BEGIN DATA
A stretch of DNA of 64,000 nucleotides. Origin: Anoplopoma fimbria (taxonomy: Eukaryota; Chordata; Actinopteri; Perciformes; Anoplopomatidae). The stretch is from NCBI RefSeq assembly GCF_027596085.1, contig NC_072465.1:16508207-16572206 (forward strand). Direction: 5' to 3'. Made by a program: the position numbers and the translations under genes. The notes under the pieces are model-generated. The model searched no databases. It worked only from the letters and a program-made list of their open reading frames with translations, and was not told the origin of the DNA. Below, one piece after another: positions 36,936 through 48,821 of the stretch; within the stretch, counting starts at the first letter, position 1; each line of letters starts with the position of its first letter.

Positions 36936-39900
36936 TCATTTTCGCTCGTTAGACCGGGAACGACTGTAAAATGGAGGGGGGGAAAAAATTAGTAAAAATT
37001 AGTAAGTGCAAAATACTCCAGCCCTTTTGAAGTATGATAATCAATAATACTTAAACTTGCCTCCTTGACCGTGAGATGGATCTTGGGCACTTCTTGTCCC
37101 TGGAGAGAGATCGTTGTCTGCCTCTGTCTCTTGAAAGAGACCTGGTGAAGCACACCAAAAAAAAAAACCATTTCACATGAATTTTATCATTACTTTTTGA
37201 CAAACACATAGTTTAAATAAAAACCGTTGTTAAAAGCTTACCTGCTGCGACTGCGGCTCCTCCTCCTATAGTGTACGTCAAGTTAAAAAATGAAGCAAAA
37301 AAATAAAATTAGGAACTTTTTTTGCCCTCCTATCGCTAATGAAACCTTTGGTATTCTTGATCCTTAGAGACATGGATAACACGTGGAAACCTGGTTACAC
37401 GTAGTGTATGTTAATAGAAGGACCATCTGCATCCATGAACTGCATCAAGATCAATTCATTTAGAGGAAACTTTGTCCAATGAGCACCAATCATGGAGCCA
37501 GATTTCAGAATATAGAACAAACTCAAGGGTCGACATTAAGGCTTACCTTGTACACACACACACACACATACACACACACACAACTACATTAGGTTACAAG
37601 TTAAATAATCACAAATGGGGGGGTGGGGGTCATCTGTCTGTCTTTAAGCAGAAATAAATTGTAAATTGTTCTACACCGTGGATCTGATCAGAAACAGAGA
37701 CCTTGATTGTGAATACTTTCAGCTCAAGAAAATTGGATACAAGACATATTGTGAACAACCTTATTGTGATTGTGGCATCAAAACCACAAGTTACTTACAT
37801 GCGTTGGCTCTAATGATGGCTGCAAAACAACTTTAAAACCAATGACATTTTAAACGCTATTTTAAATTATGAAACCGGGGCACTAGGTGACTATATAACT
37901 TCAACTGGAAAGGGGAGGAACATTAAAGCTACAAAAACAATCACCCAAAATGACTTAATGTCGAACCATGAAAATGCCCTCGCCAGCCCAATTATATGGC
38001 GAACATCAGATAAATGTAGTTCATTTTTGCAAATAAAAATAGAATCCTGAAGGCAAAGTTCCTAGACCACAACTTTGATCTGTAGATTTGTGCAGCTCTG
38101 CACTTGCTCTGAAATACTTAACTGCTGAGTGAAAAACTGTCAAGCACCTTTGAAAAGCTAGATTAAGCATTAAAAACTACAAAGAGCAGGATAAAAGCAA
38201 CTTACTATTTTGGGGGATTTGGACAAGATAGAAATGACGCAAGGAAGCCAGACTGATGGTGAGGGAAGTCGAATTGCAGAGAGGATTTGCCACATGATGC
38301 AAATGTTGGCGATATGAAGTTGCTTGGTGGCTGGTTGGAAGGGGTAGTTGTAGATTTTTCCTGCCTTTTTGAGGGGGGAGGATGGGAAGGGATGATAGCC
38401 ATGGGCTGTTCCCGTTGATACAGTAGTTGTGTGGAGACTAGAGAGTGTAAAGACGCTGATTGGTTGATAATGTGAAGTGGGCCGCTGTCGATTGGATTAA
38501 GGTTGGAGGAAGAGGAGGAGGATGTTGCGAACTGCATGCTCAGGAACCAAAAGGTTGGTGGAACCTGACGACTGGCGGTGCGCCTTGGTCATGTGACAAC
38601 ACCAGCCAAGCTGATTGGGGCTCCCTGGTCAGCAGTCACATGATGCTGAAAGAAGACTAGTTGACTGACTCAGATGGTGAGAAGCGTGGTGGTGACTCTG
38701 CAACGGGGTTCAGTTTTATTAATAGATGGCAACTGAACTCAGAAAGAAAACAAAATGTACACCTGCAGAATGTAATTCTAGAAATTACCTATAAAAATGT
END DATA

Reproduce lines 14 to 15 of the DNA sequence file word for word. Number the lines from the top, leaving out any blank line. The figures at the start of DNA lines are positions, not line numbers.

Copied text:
38001 GAACATCAGATAAATGTAGTTCATTTTTGCAAATAAAAATAGAATCCTGAAGGCAAAGTTCCTAGACCACAACTTTGATCTGTAGATTTGTGCAGCTCTG
38101 CACTTGCTCTGAAATACTTAACTGCTGAGTGAAAAACTGTCAAGCACCTTTGAAAAGCTAGATTAAGCATTAAAAACTACAAAGAGCAGGATAAAAGCAA